Combinatorial biosynthesis with fungal polyketide synthases (PKSs) promises to produce unprecedented bioactive "unnatural"natural products (uNPs) for drug discovery. Genome mining of the dothideomycete Rhytidhysteron rufulum uncovered a collaborating highly reducing PKS (hrPKS)-nonreducing PKS (nrPKS) pair. These enzymes produce trace amounts of rare Stype benzenediol macrolactone congeners with a phenylacetate core in a heterologous host. However, subunit shuffling and domain swaps with voucher enzymes demonstrated that all PKS domains are highly productive. This contradiction led us to reveal novel programming layers exerted by the starter unit acyltransferase (SAT) and the thioesterase (TE) domains on the PKS system. First, macrocyclic vs linear product formation is dictated by the intrinsic biosynthetic program of the TE domain. Next, the chain length of the hrPKS product is strongly influenced in trans by the off-loading preferences of the nrPKS SAT domain. Last, TE domains are size-selective filters that facilitate or obstruct product formation from certain priming units. Thus, the intrinsic programs of the SAT and TE domains are both part of the extrinsic program of the hrPKS subunit and modulate the observable metaprogram of the whole PKS system. Reconstruction of SAT and TE phylogenies suggests that these domains travel different evolutionary trajectories, with the resulting divergence creating potential conflicts in the PKS metaprogram. Such conflicts often emerge in chimeric PKSs created by combinatorial biosynthesis, reducing biosynthetic efficiency or even incapacitating the system. Understanding the points of failure for such engineered biocatalysts is pivotal to advance the biosynthetic production of uNPs.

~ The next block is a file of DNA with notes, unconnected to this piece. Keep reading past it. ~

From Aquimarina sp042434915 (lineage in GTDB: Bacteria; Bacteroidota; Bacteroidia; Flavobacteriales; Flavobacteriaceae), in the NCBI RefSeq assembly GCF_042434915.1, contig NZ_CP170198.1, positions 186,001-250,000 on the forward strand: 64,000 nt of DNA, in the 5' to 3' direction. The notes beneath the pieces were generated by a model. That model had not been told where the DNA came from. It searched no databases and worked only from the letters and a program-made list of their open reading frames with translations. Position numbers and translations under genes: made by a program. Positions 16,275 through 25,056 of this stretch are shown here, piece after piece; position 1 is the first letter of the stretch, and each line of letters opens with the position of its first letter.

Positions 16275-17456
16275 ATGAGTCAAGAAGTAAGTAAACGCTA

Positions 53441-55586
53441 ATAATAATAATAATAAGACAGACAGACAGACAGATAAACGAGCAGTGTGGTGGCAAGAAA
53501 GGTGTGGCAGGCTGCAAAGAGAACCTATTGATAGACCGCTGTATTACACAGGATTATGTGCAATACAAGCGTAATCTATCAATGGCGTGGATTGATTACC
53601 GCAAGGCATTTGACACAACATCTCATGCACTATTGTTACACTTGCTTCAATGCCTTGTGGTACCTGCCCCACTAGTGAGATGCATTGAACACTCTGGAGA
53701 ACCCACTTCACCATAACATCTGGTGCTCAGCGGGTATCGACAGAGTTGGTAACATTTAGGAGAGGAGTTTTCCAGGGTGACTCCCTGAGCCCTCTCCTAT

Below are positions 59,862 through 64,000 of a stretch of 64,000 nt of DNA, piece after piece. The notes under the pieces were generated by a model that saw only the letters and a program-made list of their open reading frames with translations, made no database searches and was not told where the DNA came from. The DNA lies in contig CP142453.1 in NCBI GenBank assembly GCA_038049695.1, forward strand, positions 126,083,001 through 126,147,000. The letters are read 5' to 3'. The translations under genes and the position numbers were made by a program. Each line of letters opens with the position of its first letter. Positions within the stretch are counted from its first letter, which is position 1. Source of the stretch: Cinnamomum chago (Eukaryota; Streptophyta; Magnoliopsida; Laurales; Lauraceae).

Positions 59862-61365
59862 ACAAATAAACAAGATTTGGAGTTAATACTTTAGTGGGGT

ASJC Scopus subject areas
- Colloid and Surface Chemistry